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Zambia’s new finance minister, Bwalya Ng’andu, said he wants to restart discussions with the International Monetary Fund about a bailout loan and that the government may delay the start of a controversial sales tax.
“I will be quite keen to get us talking and see whether we can get the program,” the 64-year-old said Monday in Lusaka after being sworn in to replace Margaret Mwanakatwe, who President Edgar Lungu fired the night before. “At least we can get to some point where we are discussing constructively. There are things on our side that we need to do. Fiscal health is part of what we need to do to be able to re-engage.”
Investors have reacted positively to Ng’andu’s appointment, with Zambia’s Eurobonds soaring. The price of its $750 million of securities due in September 2022 rose 5.2%, the most in more than three years, to 70 cents on the dollar, equating to a yield of 18.6%.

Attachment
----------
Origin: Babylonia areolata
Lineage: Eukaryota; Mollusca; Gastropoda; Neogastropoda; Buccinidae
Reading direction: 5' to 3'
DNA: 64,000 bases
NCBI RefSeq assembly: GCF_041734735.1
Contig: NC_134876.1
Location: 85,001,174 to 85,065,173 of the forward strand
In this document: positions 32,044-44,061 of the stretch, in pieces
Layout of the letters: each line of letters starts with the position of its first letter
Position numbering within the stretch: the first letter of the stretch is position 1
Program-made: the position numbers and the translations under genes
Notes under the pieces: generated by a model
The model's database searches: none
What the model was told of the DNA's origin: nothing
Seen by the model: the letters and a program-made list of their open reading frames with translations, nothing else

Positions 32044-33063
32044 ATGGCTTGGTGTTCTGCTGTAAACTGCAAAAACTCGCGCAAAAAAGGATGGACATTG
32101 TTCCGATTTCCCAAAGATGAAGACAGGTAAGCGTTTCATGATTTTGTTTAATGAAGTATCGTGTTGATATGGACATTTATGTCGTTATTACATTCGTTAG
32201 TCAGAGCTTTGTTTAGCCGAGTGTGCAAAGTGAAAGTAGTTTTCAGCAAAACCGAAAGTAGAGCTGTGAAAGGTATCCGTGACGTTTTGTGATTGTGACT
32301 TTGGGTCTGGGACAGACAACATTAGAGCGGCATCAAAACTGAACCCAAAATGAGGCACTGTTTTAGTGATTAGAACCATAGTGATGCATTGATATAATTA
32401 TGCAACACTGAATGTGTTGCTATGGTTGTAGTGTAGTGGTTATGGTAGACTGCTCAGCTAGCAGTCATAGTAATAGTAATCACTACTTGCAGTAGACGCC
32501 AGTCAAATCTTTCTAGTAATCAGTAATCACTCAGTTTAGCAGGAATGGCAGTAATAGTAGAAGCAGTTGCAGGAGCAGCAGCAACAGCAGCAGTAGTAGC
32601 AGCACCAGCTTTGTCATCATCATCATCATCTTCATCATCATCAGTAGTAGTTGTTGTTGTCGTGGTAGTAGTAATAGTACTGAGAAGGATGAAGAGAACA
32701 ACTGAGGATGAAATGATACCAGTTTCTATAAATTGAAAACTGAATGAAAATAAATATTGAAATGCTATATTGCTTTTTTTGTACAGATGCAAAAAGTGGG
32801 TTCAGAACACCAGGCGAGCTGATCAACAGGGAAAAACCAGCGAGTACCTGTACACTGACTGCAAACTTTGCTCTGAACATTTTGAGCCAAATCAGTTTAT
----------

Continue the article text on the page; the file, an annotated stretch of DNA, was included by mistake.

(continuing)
Ng’andu’s promotion comes as the government tries to revive an economy growing at the slowest pace in more than two decades, after a slump in the price of copper, Zambia’s main export, and numerous disputes with miners. He will need to soothe investor concerns that Zambia may default on its debts unless it gets a bailout from the IMF or negotiates easier terms on loans from China.
Zambia’s efforts since 2016 to secure a $1.3 billion loan from the Washington-based lender have been stalled by concerns over its borrowing plans. The fund’s resident representative left the country in August and hasn’t been replaced.
Ng’andu, who was previously a deputy governor at the central bank, said it might not be “prudent” to implement the sales tax, which mining companies has opposed, this far into the year. “We have to re-look at that and see if that’s what we want to do,” he said.